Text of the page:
Monday, June 13, 2011

Suspension of Disbelief

I saw some great movies* over the weekend. We borrowed Swing Vote from the library and watched it Friday night, and then on Saturday, Honey Bear and I got a babysitter--wonder of wonders, miracle of miracles!--and went to see Super 8. Even though these films were very different, the thing that stuck out to me about both of them was how easily they got me to suspend my disbelief.

I used to think of suspension of disbelief, or the willingness of readers to set aside their doubts and go along with a less-than-plausible storyline, as something that only fantasy and sci-fi readers had to do. But as I watched Swing Vote, I realized that, at least to some degree, readers--or watchers--of every genre must suspend their disbelief.

Swing Vote features Kevin Costner as the sloppy Ernest “Bud” Johnson and Madeline Carroll as his determined, go-get-’em daughter, Molly. Molly spends the month before Election Day learning about the electoral system in her elementary school class, so she really wants her dad to fulfill his social contract and cast his ballot. But Bud, of course, forgets to vote, and by the time he remembers, he’s too drunk to even turn the key in the ignition. Molly takes matters into her own hands by sneaking past the sleepy polling volunteers, forging her dad’s signature in the voter registry, and feeding his ballot into the machine. The power cuts out just before Molly makes her selections (understandably spooking her), and she runs away before the process is complete.

Molly’s little mess-up probably wouldn’t have come to anything had one of the candidates won in a landslide, but in fact, with only one state left to report, the presidential race is in a virtual tie. Thanks to the electoral college, whoever takes New Mexico will take the election, and New Mexico comes down to one county, one city, one vote--Bud Johnson’s.

If you know anything about the American electoral system, you’ll know this scenario is wildly unrealistic. Elections, especially presidential ones, never come down to just one vote. And yet as I watched the story unfold, I was willing to go along with it. Even though there was nothing fantastical about Swing Vote, I still had to suspend my disbelief.

Good moviemakers--and good writers--never trust their audience to willingly suspend their disbelief; they force them to do so through top-notch storytelling. So what was it about Swing Vote and Super 8 that so thoroughly engrossed me? THE CHARACTERS. That seems to be the answer to pretty much every writing question, but that’s because your characters are king. If you want me to suspend my disbelief, just make your characters enchanting and unforgettable. I will believe just about anything enchanting, unforgettable characters tell me. I will follow them to the end of the world and back.

*I loved Swing Vote and Super 8, but I ought to warn you, they both have quite a bit of language. Bud Johnson curses at the slightest provocation, and the tween boys in Super 8 sound like a junior high boys’ locker room. (Or so I’m told. I’ve never been inside a junior high boys’ locker room, mind you, but Honey Bear informs me that it’s pretty bad.) We’re talking multiple S-words in both films, and one character in Super 8 takes the Lord’s name in vain every other sentence, so that’s something you should be aware of, especially if you’re thinking of showing either of these movies to your kids.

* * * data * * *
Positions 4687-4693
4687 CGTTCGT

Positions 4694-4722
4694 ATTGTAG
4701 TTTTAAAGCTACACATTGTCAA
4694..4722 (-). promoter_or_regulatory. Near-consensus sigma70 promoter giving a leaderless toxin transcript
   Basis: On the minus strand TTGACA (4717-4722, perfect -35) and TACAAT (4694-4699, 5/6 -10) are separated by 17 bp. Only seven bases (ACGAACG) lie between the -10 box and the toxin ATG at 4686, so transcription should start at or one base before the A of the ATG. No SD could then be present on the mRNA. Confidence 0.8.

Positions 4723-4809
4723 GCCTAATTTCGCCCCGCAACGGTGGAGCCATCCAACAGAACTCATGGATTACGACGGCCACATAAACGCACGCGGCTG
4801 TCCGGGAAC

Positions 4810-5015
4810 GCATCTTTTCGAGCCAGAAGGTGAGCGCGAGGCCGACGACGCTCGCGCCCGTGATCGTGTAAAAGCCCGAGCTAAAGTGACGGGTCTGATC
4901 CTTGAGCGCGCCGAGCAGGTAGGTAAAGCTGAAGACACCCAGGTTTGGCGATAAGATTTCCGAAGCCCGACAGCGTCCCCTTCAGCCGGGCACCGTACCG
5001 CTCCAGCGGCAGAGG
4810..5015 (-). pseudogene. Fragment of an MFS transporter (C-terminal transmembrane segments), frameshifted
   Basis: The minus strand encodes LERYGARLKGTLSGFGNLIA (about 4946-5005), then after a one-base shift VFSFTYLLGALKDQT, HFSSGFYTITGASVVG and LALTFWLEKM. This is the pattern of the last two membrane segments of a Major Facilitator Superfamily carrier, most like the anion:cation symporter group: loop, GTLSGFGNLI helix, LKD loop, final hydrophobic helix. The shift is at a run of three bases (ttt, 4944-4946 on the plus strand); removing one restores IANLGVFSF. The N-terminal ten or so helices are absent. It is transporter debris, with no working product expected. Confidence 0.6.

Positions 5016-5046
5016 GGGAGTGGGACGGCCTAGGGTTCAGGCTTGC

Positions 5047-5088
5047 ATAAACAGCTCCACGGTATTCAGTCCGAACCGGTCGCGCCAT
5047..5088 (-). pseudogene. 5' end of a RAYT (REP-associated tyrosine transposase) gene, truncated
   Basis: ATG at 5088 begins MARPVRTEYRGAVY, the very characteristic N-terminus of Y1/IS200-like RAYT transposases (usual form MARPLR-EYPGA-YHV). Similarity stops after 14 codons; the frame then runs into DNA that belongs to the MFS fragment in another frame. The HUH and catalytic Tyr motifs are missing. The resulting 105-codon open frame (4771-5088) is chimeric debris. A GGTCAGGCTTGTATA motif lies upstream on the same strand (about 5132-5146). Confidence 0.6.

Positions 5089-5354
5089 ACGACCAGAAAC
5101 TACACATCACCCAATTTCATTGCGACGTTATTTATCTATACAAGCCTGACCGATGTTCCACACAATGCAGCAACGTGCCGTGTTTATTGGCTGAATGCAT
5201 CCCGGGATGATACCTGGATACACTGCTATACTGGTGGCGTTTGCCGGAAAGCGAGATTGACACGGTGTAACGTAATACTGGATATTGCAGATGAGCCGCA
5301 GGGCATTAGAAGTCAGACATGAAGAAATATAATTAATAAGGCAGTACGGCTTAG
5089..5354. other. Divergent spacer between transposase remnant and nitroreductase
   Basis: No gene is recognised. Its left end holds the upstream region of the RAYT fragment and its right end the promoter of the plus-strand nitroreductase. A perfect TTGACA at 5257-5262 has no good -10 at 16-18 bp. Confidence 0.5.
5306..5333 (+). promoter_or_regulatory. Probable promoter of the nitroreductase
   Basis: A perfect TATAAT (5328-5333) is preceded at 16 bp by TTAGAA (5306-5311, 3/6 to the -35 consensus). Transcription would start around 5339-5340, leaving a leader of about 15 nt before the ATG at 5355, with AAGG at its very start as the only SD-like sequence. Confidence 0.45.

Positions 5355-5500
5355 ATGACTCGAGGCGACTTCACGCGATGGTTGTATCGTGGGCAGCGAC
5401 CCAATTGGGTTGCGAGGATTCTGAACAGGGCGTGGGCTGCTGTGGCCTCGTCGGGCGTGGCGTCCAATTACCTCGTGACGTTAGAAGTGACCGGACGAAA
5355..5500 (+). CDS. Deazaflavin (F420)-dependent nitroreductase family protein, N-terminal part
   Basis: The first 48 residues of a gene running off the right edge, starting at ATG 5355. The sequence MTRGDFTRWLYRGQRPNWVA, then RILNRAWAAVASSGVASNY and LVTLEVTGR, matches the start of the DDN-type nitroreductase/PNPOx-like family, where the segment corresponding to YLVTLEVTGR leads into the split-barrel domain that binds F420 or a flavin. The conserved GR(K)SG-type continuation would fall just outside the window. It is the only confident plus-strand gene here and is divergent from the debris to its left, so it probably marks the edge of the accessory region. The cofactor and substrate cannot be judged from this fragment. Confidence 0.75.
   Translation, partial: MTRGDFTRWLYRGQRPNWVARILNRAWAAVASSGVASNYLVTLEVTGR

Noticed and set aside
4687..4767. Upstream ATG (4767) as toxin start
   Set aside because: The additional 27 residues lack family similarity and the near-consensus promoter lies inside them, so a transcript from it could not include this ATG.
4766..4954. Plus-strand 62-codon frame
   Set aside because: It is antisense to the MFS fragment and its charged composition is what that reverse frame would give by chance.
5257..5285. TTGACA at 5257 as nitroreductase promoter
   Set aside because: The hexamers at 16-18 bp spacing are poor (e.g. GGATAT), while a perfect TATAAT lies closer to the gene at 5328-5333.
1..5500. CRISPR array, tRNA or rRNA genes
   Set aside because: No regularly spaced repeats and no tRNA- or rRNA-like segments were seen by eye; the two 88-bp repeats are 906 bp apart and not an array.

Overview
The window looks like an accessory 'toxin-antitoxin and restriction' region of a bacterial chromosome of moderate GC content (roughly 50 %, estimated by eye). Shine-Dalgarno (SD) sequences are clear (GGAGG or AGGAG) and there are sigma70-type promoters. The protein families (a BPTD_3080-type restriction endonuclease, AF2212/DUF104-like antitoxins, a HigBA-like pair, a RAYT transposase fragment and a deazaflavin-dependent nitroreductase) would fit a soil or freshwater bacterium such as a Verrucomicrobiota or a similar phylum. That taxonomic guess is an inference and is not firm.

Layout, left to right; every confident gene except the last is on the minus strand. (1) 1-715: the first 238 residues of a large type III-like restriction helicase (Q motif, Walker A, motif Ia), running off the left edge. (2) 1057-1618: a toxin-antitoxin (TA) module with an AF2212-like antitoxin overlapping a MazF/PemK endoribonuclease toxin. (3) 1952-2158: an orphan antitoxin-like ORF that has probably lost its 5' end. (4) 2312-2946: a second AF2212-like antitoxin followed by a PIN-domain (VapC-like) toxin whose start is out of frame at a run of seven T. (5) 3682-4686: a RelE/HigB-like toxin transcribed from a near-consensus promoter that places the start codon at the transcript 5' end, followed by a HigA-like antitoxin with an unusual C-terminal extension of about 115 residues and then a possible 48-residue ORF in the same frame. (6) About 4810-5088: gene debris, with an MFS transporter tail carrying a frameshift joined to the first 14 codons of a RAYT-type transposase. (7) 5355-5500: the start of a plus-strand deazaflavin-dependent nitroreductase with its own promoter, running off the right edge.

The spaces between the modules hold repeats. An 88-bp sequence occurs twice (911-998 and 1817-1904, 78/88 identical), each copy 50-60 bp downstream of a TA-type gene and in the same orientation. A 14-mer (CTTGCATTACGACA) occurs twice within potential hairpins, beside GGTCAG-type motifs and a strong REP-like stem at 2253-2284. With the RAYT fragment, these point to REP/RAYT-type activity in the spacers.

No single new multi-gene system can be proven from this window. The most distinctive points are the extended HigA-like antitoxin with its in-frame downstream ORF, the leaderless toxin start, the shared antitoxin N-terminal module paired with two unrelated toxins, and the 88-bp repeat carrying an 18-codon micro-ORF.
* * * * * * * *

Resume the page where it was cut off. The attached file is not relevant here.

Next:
8 comments:

Shallee said...

I've wondered before what makes me suspend my disbelief in some books/movies, but not in others. I read one book recently where I just couldn't buy it! It was a well-written book, but I couldn't enjoy it because I didn't believe the premise. It's always nice when you can lose yourself in the story!

Ruth Josse said...

If a story has a good pace and perfectly placed nail-biters and hooks then I'll ride it to the very end. Whether it is believable or not. I'm pretty easy to please.

Connie said...

Okay. I'm adding Swing Vote to my Netflix list.

Speaking of suspension of disbelief, I think a movie that did a marvelous job was Inception. (And I'm not a big sci-fi fan.) I agree with you that it's the characters that make me want to believe them. If I love the characters, then all I need is a vague excuse to believe their world (e.g. the box in Inception).

Krista V. said...

Shallee, that was me with Star Trek VI a few days ago. Even though it's generally believed to be one of the better Star Treks, I just couldn't get into it. The world building in particular tripped me up. They expect me to believe that futuristic Klingons hold trials exactly the same way that we do now? Yeah, right.

Good point, Ruth. The story itself definitely has a lot to do with whether we can suspend our disbelief. As long as we don't have time to think about things too long, we won't notice anything's amiss:)

Connie, they never did explain that little dream box in Inception, did they? That was definitely one of those things we just had to accept and go along with. But since the characters seemed so credible, we were willing to do it. Great example.

Myrna Foster said...

I still haven't seen Inception.

I have a hard time suspending disbelief for things that I know wouldn't work, but you're right about making exceptions for a great character. Captain Jack Sparrow comes to mind.

Krista V. said...

Myrna, Jack Sparrow is an excellent example of a character we make exceptions for:)

Esther Vanderlaan said...

You know, you can always get ClearPlay. It's a DVD player that takes out all bad content including language. We have it- very useful when we want to watch movies like the new Robin Hood.

Krista V. said...

Esther, good advice. My sister-in-law and her family actually have ClearPlay, and they like it quite a bit.